I repent in dust and ashes

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From the very first verse of the book, Job is presented as a blameless and upright man.

The LORD is proud of Job’s matchless virtue (1:8; 2:3).  Job fears God and shuns evil.  And even when calamity falls he does not sin by cursing God (1:22; 2:10).  Instead, through all his laments and complaints, the LORD is still able to conclude in chapter 42 and verse 7 that His servant Job has spoken what is right.

And yet, in chapter 42 verse 6, Job says

I abhor myself and repent in dust and ashes!

Uh-oh, we think.  Someone’s got self-esteem issues!

But no.  In fact Job hasn’t been esteeming himself at all.  He hasn’t been contemplating himself.  His appraisal has not been the fruit of lengthy meditations upon his sins or even upon his sufferings.  Job has not been sat in a spiritual sulk cursing himself because he’s stupid, fat, ugly, unpopular, awkward, friendless or smelly.

In fact Job hasn’t had a single thought about himself for four solid chapters.

That’s because from chapter 38 to 41, the Almighty has been answering Job out of the whirlwind.  So in chapter 42 and verse 5 Job summarizes exactly where his self-appraisal has come from:

5I have heard of thee by the hearing of the ear: but now mine eye seeth thee. 6 Wherefore I abhor myself, and repent in dust and ashes.  (Job 42:5-6)

“I abhor myself” says Job.  By comparison with the LORD – upright Job falls flat on his face and confesses total unworthiness. And that’s a good, right, true and psychologically healthy thing to do.  Not that Job wondered to himself “What would be the correct response to meeting my Maker?” It just came out.  But as it came out it was extremely healthy.

Now there is a wrong despising of self.  There is someone who is not looking at the LORD at all.  Instead they look at themselves.  They are self-absorbed and with their gaze fixed firmly on their belly-button they are despising themselves.  We’ve all been there to some degree or another.  And it’s wrong.  But mainly it’s wrong for where the self-hater is looking.  It’s the object of their gaze that is the issue.  But when people truly see Christ they have a very different self-appraisal to the one recommended by popular psychology.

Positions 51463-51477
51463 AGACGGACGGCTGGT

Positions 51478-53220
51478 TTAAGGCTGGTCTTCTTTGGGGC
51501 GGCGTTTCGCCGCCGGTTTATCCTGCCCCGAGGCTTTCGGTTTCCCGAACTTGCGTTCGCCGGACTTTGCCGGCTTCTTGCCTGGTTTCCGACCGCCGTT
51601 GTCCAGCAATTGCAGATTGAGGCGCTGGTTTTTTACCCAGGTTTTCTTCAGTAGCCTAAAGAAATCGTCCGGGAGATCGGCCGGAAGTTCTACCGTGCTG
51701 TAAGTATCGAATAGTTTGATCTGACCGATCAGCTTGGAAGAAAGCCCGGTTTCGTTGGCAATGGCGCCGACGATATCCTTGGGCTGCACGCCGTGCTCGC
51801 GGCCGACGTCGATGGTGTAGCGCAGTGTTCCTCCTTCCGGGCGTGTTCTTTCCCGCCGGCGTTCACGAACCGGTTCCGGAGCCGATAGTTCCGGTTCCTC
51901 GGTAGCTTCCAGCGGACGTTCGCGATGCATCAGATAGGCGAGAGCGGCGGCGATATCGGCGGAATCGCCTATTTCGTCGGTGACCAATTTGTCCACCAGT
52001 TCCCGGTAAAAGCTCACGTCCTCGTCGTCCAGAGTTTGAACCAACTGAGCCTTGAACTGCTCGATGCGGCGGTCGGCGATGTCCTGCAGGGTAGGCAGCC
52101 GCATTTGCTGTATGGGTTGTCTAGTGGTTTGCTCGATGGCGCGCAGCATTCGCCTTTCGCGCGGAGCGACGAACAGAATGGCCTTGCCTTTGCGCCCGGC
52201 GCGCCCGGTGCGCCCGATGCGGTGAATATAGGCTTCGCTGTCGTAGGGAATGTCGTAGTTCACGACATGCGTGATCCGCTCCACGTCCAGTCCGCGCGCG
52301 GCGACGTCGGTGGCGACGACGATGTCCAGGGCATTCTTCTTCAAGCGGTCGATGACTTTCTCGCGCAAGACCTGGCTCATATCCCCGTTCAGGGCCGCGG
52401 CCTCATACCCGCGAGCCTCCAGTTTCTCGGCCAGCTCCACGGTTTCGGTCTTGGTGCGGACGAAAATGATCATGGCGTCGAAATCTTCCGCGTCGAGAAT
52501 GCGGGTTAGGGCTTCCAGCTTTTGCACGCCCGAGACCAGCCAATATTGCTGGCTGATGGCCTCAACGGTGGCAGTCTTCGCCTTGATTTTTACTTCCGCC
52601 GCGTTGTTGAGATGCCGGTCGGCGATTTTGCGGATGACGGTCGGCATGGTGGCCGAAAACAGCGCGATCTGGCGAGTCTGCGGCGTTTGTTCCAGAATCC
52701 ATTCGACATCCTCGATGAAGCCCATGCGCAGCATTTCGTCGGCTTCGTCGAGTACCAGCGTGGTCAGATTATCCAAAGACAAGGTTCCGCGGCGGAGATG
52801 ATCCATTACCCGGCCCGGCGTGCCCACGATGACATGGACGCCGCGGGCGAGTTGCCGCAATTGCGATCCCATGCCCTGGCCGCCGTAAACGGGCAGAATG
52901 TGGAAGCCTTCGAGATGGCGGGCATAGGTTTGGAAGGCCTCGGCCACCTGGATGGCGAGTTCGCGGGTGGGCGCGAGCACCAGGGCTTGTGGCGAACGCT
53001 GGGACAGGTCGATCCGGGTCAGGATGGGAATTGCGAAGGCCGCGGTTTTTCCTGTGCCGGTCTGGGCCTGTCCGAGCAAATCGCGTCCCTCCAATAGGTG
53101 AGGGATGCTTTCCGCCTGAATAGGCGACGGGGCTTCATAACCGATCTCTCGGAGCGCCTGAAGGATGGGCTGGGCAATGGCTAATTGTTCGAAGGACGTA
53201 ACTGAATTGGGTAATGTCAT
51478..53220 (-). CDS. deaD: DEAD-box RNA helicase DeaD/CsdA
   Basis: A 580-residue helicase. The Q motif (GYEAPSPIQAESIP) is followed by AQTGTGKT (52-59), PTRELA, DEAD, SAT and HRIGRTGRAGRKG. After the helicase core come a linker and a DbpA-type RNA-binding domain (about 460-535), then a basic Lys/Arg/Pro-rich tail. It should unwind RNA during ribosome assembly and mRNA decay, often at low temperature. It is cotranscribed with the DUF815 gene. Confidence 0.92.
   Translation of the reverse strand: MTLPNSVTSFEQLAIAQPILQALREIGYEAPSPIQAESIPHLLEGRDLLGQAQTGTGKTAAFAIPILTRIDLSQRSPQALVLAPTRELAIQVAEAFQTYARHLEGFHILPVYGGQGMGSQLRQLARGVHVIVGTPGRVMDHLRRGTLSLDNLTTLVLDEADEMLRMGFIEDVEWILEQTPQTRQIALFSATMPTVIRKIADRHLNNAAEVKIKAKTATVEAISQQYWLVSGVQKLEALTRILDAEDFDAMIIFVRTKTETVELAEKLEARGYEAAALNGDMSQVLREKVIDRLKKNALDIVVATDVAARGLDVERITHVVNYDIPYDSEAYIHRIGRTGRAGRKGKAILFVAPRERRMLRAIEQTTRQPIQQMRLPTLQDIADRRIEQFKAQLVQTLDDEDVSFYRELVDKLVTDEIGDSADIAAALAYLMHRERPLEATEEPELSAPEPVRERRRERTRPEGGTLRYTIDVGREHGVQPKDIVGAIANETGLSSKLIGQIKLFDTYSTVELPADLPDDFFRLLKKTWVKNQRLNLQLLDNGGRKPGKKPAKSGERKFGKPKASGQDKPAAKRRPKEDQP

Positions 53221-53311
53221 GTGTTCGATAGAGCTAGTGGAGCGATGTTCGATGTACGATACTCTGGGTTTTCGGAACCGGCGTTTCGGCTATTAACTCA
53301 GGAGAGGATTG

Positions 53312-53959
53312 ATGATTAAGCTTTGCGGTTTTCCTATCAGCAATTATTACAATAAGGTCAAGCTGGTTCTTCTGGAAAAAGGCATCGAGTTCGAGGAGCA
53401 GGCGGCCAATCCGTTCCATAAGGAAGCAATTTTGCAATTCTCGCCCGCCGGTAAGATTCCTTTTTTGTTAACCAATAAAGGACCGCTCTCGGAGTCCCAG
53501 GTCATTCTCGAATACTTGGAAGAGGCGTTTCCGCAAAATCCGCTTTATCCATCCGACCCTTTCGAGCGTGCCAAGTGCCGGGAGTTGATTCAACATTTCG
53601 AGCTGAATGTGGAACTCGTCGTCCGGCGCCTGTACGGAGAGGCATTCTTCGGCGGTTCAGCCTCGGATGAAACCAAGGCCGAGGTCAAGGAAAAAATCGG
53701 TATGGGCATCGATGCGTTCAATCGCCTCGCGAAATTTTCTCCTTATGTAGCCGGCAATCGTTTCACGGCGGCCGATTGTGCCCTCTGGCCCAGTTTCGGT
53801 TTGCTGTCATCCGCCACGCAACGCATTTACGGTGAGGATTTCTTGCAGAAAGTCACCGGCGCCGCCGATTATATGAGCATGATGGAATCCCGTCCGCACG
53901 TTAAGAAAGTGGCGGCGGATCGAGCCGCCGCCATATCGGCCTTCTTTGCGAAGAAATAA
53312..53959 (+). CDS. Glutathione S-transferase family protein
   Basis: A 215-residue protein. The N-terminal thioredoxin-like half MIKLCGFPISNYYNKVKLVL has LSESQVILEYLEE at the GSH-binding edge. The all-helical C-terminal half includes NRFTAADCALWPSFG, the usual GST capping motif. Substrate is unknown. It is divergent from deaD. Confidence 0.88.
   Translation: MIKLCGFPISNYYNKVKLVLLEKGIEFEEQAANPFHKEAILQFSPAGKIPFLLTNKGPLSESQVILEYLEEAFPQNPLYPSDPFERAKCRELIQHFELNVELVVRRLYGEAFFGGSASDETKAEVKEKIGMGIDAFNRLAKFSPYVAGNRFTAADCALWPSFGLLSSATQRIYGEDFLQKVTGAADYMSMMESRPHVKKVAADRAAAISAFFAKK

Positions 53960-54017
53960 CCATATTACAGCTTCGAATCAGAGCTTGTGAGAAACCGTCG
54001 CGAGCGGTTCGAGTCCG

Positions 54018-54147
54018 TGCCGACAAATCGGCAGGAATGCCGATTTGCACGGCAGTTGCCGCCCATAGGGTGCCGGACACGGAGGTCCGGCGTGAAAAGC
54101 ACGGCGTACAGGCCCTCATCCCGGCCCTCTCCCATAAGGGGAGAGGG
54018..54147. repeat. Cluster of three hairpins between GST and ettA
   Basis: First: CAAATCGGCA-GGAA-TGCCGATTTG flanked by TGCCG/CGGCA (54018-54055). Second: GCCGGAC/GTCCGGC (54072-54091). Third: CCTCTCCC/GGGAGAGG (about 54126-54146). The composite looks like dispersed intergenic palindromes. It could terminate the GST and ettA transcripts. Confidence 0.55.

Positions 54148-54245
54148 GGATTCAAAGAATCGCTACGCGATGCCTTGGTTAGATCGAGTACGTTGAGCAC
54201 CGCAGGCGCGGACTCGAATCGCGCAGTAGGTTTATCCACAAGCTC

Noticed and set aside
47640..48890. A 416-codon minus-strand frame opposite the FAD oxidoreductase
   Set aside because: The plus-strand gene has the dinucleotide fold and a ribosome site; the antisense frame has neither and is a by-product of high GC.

Think of the prophet Isaiah.  In Isaiah 6, he sees Jesus in the temple seated on the throne (cf John 12:30f).  He is “high and lifted up,” the angels are calling out ‘Holy, Holy, Holy’, the temple is shaking, smoke is everywhere and Isaiah cries out:

5 “Woe is me! for I am undone; because I am a man of unclean lips, and I dwell in the midst of a people of unclean lips: for mine eyes have seen the King, the LORD of hosts.

Isaiah wasn’t feeling particularly sinful that morning.  He wasn’t running through a list of his prior misdemeanors.  No-one was reminding him of past sins.  Isaiah felt no guilt at all that morning… until he saw the King.  Then he said “Woe is me, I am undone!”

Or think of Peter fishing with Jesus in Luke chapter 5.  He’s in the boat with the LORD of Isaiah chapter 6.  And they have a miraculous catch of fish. And Luke 5 verse 8 says:

“When Simon Peter saw it, he fell down at Jesus’ knees, saying, Depart from me; for I am a sinful man, O Lord.”

Peter confesses to being a sinner when he sees the glory of Jesus.  Peter hasn’t just remembered some sins from his murky past.  He’s not even thinking about his sins, he is simply looking at Jesus and saying “I do not match up.”

This is how to get a true estimation of yourself.  Don’t look at yourself.  Don’t look at your achievements, don’t look at your failures.  Look at Christ!  And as soon as we see in ourselves the awful chasm by which we fall short of Him, then we hear Him say to us:

They that are whole have no need of the physician, but they that are sick: I came not to call the righteous, but sinners.  (Mark 2:17)

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